Wednesday, February 26, 2020

Reprimand Equals Censure

A reciprocal censure has been imposed by the New York Appellate Division for the First Judicial Department

The facts of this matter are undisputed. On July 16, 2018, respondent, represented by counsel, entered into an agreement for discipline by consent with the Arizona State Bar in which he waived his right to a hearing, admitted to professional misconduct, and consented to public discipline in the form of a reprimand. The parties agreed that "the mitigation far outweigh[ed] the aggravati[on," to wit, respondent's personal or emotional problems involving his profound grief over the death of his fiancée, as a result of which he unwisely engaged in the short-term intimate relationship at issue; the fact that he is now receiving grief counseling; his full cooperation with the disciplinary proceeding; his evidence of good character or reputation via three character letters, and his remorse. The parties agreed that given the mitigation and the unique circumstances, a reprimand, rather than suspension, was the appropriate sanction and respondent consented to the imposition of such. By order and decision dated July 19, 2018, the presiding disciplinary judge for the Supreme Court of Arizona accepted the agreement for discipline by consent in full and reprimanded respondent in accordance therewith.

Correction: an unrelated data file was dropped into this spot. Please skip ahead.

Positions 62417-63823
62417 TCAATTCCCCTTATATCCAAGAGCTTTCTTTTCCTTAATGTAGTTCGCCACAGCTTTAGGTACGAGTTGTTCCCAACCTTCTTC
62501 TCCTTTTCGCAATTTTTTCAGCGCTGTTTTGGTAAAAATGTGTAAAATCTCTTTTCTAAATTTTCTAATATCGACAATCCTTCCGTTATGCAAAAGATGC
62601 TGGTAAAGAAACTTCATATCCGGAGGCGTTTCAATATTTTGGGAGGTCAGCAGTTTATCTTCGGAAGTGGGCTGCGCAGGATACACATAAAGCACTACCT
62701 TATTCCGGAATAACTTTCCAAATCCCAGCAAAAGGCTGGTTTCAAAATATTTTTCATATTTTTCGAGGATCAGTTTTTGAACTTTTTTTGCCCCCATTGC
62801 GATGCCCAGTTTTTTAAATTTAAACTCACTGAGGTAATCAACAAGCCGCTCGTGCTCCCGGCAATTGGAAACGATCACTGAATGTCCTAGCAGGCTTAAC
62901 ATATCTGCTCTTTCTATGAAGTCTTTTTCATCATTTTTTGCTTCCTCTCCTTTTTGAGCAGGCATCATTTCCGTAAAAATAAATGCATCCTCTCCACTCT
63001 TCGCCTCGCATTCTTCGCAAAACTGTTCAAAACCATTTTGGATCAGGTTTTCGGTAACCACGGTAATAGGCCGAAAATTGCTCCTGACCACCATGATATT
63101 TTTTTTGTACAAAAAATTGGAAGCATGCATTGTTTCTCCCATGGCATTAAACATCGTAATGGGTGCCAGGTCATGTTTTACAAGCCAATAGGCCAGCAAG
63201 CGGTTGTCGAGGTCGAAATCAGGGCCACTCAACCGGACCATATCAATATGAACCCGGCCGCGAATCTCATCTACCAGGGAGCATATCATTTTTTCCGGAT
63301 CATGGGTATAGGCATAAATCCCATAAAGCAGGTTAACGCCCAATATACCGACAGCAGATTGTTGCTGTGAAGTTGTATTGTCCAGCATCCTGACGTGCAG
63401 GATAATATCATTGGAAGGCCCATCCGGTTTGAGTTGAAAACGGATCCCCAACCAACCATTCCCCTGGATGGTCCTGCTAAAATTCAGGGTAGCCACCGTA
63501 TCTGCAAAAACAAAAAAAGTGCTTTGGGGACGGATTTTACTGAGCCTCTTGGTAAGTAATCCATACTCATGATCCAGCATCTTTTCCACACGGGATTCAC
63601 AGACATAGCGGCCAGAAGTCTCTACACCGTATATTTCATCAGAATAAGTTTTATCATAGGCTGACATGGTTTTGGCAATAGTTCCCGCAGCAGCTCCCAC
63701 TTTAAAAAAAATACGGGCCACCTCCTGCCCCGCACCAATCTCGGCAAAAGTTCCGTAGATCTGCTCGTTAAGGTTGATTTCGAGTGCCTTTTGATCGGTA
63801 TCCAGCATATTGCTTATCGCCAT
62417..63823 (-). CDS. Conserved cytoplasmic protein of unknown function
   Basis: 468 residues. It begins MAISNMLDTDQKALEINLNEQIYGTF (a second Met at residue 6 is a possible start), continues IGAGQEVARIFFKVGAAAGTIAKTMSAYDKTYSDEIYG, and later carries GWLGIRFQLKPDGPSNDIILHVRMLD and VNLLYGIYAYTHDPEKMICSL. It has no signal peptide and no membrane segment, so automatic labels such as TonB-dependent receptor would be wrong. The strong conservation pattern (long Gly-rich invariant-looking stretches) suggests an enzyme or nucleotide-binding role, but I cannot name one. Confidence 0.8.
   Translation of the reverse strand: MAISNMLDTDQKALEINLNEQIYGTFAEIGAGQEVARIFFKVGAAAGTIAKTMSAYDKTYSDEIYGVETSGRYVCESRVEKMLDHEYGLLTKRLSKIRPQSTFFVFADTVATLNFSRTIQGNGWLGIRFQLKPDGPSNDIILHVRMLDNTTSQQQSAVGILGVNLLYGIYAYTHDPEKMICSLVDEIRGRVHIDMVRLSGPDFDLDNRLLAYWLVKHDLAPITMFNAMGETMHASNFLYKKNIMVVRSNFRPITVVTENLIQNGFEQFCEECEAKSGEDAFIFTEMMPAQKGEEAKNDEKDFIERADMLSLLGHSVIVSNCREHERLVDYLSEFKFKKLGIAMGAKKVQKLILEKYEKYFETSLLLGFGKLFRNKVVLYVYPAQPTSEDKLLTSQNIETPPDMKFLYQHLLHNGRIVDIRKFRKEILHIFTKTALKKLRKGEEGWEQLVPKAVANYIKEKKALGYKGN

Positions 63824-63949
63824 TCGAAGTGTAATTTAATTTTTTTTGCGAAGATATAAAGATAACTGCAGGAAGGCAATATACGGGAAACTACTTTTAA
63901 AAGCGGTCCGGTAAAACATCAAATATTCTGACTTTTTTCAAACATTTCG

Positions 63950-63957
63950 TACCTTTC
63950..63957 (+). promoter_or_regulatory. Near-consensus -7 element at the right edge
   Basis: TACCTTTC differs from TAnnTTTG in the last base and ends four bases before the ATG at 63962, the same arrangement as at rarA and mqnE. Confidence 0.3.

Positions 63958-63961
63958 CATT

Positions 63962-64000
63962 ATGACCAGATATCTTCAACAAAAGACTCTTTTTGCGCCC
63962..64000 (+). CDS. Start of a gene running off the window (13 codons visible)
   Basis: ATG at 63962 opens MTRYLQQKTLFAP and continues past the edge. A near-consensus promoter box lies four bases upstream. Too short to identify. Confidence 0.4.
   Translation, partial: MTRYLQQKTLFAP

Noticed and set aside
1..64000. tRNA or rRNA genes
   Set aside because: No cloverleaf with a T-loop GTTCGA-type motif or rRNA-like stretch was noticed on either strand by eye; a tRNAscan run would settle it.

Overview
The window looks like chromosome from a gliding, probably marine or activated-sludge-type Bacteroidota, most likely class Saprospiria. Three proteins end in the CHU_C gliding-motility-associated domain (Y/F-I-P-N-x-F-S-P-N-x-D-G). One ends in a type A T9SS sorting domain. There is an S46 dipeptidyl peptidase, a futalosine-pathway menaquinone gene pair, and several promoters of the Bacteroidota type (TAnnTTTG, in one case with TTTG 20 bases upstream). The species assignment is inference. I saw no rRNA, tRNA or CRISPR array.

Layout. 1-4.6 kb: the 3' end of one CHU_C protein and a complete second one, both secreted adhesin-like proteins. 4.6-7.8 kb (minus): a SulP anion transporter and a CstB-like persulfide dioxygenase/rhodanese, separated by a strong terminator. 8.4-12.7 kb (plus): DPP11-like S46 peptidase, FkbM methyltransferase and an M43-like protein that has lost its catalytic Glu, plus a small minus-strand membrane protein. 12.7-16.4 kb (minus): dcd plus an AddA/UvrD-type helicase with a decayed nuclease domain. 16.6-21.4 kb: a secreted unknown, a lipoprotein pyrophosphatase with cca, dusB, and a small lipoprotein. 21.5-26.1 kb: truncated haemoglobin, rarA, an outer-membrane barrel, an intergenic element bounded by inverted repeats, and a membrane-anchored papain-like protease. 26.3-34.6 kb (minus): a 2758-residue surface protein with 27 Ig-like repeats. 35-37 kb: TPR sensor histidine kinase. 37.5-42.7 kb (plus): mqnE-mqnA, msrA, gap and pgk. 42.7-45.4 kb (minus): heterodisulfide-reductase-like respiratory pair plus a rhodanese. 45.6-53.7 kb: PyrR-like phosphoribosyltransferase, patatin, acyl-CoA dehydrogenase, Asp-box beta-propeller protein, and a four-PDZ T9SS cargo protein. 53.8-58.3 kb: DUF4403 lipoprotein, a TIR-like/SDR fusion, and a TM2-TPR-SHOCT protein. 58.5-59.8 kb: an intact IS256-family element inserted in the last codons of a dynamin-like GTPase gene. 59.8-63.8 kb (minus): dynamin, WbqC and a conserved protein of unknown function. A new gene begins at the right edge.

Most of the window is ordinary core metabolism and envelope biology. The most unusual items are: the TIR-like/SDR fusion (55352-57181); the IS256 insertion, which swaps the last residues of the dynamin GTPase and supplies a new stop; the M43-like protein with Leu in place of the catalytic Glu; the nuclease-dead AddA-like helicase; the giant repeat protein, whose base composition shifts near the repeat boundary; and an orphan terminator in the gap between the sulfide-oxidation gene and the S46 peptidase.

While respondent has not asserted any of the enumerated defenses, none are available to him. He was advised of the allegation against him and, represented by counsel, entered into an agreement in which he admitted his misconduct, waived his right to a hearing, and consented to the proposed discipline. In addition, the finding of misconduct by the Arizona Supreme Court was fully supported by the record. Further, the misconduct for which respondent was disciplined in Arizona would constitute misconduct in New York in violation of our Rules of Professional Conduct (22 NYCRR 1200.0) rule 1.8(j)(1)(iii) (a lawyer shall not in domestic relations matters enter into sexual relations with a client during the course of the representation).


While there do not appear to be any cases in which we have imposed a public censure, the equivalent of the reprimand imposed in Arizona, for an attorney engaged in consensual sexual conduct with a matrimonial client during the course of the representation, we find public censure to be an appropriate sanction in this matter, as it not only gives deference to the sanction imposed in Arizona, but also takes into account respondent's significant mitigation, namely, his grief over his fiancée's suicide (which occurred shortly before the time of his misconduct), his admission of the misconduct, the lack of harm to the client (who reconciled with her husband shortly after), his cooperation with the disciplinary authorities, character evidence, and remorse. Further, the Arizona Supreme Court specifically found that the "sexual relationship did not materially affect the representation," and "there was little injury to the client," as evidenced by her withdrawal of the complaint.

(Mike Frisch)

Bar Discipline & Process | Permalink


Post a comment